After watching the market for virtual server software grow under the tutelage of market leader VMware
In a marketing blitz that few companies can perform with equal panache, Microsoft is touting improvements in its own virtualization packages as well as heralding a tighter hookup with Citrix Systems
What about me?
VMware support doesn't figure into this equation, though. Not directly. Instead, Microsoft is building VMware controls into its proprietary virtual machine manager because it thinks it can do a better job of managing VMware instances than VMware itself.
The opportunity in the virtual space is obvious to all players involved. Bob Muglia, Redmond's senior VP of server software, estimates, "Less than 5 % of companies are utilizing virtualization technology because it is simply too cost-prohibitive and complex." VMware would scoff at that suggestion and fire back with a 100% adoption rate among Fortune 100 companies and a customer list that's 20,000 lines long.
VMware can also boast of $1.1 billion in trailing revenues, while Citrix only hopes to pull in $50 million next year from Xen sales. Microsoft is mum on Virtual Server sales, but we can assume that it ain't much today.
The new dynamic duo is starting from a considerable disadvantage, in other words -- but shipping built-in virtualization with server editions of Windows could even the playing field quickly. My money would still be on the proven VMware platform until Microsoft can walk the talk and show us some big customer contracts.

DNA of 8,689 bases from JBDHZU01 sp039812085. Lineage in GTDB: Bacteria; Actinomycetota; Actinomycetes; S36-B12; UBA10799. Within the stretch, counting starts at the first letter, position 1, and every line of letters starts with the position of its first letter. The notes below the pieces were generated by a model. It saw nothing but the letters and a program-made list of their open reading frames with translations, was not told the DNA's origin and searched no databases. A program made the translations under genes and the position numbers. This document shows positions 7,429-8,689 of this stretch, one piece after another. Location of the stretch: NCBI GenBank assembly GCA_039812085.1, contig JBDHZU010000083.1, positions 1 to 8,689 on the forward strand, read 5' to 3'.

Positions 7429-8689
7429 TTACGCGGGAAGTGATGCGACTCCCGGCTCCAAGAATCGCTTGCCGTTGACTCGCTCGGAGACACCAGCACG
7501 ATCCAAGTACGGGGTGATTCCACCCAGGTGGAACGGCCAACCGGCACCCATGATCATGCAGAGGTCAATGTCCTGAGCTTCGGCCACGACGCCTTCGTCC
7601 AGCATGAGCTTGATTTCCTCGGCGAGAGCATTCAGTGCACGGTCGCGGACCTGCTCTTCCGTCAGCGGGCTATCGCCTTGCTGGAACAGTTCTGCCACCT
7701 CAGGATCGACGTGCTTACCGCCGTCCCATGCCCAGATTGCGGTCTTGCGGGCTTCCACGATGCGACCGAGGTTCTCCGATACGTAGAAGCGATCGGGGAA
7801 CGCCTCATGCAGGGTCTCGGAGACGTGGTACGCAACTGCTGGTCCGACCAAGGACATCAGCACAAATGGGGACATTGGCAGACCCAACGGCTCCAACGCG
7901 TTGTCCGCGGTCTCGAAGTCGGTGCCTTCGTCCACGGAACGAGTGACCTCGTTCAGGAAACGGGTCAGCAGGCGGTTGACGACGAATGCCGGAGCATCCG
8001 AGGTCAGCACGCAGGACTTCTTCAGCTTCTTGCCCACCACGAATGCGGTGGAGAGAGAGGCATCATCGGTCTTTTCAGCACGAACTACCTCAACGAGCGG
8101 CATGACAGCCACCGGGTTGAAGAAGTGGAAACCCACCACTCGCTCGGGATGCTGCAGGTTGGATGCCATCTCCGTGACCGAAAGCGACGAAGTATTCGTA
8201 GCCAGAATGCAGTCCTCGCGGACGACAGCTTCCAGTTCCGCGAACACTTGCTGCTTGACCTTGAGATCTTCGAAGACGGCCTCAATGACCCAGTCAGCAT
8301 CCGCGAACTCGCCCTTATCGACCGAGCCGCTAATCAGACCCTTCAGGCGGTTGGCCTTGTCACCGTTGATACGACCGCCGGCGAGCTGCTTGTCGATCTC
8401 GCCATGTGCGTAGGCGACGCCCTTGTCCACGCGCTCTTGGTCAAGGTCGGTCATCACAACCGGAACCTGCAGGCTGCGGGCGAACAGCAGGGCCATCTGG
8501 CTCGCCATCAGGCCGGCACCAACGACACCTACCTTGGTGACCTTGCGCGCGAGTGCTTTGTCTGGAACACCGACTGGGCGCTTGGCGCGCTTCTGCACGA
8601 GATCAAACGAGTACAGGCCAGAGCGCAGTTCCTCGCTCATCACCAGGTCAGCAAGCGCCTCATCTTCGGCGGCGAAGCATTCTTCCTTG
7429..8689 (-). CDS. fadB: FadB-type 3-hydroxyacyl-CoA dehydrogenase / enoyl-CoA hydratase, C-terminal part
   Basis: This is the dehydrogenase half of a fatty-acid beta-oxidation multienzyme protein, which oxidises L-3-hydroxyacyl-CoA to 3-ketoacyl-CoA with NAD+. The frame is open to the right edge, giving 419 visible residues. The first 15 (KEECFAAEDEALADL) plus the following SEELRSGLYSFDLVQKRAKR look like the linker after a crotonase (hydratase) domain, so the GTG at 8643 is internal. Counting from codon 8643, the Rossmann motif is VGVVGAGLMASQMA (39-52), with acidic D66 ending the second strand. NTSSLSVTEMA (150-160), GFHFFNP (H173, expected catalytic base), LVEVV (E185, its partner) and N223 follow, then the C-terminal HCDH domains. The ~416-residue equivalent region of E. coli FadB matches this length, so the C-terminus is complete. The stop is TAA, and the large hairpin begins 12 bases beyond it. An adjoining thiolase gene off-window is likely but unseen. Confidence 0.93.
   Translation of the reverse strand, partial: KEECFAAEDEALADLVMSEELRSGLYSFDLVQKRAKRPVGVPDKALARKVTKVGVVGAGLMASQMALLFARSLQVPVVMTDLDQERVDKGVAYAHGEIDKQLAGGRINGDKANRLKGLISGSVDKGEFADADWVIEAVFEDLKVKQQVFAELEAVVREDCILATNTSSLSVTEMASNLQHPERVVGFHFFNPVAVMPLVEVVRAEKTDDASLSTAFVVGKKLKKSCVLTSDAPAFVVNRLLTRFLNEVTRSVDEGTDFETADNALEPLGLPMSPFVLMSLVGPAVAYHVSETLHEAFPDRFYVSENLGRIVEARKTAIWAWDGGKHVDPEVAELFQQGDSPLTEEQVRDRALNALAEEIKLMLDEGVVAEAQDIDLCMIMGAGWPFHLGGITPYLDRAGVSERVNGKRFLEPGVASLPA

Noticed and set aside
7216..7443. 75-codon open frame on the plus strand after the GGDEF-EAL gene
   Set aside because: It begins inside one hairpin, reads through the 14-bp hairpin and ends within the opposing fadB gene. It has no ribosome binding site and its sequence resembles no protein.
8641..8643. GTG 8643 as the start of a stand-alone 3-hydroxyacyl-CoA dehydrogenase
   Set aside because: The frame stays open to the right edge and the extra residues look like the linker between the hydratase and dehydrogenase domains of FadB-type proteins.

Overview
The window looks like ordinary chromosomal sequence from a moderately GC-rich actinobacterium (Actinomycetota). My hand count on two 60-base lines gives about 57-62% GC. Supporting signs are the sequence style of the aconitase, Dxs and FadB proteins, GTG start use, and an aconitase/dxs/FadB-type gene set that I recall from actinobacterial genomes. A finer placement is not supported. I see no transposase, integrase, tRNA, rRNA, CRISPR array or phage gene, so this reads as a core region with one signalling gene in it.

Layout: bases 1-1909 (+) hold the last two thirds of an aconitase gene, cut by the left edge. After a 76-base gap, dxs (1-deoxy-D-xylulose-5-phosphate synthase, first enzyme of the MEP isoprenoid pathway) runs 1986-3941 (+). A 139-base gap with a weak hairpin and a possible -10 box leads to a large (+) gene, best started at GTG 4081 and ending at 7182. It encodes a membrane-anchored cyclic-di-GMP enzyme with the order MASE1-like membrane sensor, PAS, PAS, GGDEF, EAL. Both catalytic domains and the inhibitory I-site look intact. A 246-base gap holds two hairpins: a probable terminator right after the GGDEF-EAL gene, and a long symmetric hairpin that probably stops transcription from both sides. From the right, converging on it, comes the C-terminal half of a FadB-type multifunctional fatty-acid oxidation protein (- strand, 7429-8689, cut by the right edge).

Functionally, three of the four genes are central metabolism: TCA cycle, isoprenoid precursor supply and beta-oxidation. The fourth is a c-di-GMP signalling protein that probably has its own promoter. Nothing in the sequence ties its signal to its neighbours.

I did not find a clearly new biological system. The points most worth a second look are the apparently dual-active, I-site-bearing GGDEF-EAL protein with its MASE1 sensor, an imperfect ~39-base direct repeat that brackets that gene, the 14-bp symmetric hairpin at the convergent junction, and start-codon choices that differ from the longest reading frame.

This kind of attack is long overdue. The house that Bill Gates built has never been among the preferred partners that VMware likes to show off. We're talking about software that should be right in Mr. Softy's wheelhouse, but it's looking more like a strikeout than a home run right now.
The race to the top is far from won. Several high-profile VMware partners -- Hewlett-Packard
As an investor, I'm tempted to look at virtualization as a two-horse race between Citrix and VMware, with Microsoft playing a supporting role. After all, it would take a massive hit to move the needle very far on one of the biggest companies on the planet, while the other two options are smaller and more focused racers.
There's a reason The Motley Fool's Rule Breakers newsletter service pretty much disowns any large-cap company and most of the mid-caps -- it's so much easier to double or triple VMware's $171 million trailing profit than Microsoft's nearly $15 billion. That choice does come with some risk, but those who give up a little opportunity to purchase safety surely deserve neither, with apologies to Benjamin Franklin. If VMware were smaller, it would feel right at home in that newsletter.
But on the bright side, it's big enough and successful enough to scare mighty Microsoft into action, and that's saying something.
Fool contributor Anders Bylund holds no position in any of the companies discussed here, although he's keeping a hungry eye on several of them, and he is a rule breaker at heart. You can check out Anders' holdings if you like, and Foolish disclosure virtually rocks your virtual socks off.